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Dependability analysis of fault-tolerant multiprocessor architectures through simulated fault injection
This dissertation develops a new approach for evaluating the dependability of fault-tolerant computer systems. Dependability has traditionally been evaluated through combinatorial and Markov modeling. These analytical techniques have several limitations which can restrict their applicability. Simulation avoids many of the limitations, allowing for more precise representation of system attributes than feasible with analytical modeling. However, the computational demands of simulating a system in detail, at a low abstraction level, currently prohibit evaluation of high level dependability metrics such as reliability and availability. The new approach abstracts a system at the architectural level, and employs life testing through simulated fault-injection to accurately and efficiently measure dependability. The simulation models needed to implement this approach have been derived and integrated into a generalized software testbed called the REliable Architecture Characterization Tool (REACT).^ The effectiveness of REACT is demonstrated through the analysis of several alternative fault-tolerant multiprocessor architectures. Specifically, two dependability tradeoffs associated with triple-modular redundant (TMR) systems are investigated. The first explores the reliability-performance tradeoff made by voting unidirectionally, instead of bidirectionally, on either memory read or write accesses. The second examines the reliability-cost tradeoff made by duplicating, rather than triplicating, memory modules and comparing their outputs via error detecting codes. Both studies show that in many cases, acceptably little reliability is sacrificed for potentially large performance increases or cost reductions, in comparison to the original TMR system design. ^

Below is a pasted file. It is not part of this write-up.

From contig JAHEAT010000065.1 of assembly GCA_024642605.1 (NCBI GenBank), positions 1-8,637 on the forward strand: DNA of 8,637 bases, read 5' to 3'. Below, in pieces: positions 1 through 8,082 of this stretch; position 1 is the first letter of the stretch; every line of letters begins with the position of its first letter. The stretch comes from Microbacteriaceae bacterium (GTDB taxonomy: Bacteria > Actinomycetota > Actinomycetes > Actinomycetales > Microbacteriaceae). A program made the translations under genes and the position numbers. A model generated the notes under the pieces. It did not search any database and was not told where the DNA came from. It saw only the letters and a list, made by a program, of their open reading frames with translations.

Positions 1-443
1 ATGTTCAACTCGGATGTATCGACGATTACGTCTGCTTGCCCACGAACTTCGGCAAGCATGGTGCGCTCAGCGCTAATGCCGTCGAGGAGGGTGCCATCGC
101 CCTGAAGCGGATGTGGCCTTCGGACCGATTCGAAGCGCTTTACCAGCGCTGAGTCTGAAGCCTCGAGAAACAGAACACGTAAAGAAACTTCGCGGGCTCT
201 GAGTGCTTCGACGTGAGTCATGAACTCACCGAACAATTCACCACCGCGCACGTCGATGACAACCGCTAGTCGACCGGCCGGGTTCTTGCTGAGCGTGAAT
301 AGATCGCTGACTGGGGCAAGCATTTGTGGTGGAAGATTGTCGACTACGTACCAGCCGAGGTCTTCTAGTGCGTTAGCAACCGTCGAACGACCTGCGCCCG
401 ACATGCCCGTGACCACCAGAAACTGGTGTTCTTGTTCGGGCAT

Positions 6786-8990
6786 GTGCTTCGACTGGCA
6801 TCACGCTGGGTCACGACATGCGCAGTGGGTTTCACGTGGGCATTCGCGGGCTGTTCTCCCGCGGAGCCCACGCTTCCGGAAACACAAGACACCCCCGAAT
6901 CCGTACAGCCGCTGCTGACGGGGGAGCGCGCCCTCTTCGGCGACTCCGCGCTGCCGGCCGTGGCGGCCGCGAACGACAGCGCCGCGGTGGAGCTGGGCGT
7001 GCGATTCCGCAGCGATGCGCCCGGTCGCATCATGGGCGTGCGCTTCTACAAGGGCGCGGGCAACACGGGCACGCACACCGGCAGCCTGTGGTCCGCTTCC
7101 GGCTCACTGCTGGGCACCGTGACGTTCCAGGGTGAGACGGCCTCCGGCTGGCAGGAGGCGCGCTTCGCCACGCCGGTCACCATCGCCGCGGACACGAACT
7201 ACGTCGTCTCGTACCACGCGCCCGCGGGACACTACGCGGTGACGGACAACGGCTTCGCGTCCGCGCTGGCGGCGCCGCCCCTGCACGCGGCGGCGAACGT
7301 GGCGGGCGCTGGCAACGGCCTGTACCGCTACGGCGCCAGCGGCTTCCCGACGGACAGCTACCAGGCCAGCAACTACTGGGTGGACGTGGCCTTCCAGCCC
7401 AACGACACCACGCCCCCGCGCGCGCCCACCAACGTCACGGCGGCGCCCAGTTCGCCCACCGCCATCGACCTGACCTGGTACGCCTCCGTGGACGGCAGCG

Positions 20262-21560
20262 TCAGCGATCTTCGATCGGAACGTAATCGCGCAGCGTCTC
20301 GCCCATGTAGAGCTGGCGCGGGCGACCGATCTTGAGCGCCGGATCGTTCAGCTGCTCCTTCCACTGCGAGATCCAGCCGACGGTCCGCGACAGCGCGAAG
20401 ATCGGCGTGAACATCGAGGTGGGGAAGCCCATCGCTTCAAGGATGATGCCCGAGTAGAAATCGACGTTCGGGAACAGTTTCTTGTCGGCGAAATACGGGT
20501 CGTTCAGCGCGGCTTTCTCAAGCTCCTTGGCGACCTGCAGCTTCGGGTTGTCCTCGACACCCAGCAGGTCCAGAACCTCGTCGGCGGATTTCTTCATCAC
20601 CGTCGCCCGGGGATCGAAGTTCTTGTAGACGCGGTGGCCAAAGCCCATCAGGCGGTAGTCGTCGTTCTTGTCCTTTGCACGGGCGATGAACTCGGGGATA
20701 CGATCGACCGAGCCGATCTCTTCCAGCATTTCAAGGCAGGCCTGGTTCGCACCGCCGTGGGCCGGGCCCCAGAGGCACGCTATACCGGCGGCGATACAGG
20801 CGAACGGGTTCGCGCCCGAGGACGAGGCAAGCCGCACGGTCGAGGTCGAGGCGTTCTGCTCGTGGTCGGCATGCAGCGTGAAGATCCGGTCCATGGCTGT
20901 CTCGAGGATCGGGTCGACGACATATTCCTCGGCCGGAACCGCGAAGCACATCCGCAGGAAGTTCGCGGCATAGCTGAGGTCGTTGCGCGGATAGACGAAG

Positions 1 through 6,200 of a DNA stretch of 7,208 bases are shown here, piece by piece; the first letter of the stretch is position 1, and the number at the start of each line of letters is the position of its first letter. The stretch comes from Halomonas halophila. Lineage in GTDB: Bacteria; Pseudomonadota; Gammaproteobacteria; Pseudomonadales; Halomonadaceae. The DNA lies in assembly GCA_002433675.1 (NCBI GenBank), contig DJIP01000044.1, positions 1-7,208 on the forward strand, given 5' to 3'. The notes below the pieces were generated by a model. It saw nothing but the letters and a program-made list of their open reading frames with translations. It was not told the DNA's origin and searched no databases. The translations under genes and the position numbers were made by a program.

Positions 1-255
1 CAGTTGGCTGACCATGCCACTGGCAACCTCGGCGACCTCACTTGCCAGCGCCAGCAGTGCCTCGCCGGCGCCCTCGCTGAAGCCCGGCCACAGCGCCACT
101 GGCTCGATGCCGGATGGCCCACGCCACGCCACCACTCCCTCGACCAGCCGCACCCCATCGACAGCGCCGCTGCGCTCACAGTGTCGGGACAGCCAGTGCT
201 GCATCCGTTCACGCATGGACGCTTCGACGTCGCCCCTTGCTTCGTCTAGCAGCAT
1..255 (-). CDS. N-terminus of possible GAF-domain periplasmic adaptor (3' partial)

Engineering, Electronics and Electrical|Computer Science
Jeffrey Alan Clark,
"Dependability analysis of fault-tolerant multiprocessor architectures through simulated fault injection"
(January 1, 1993).
Electronic Doctoral Dissertations for UMass Amherst.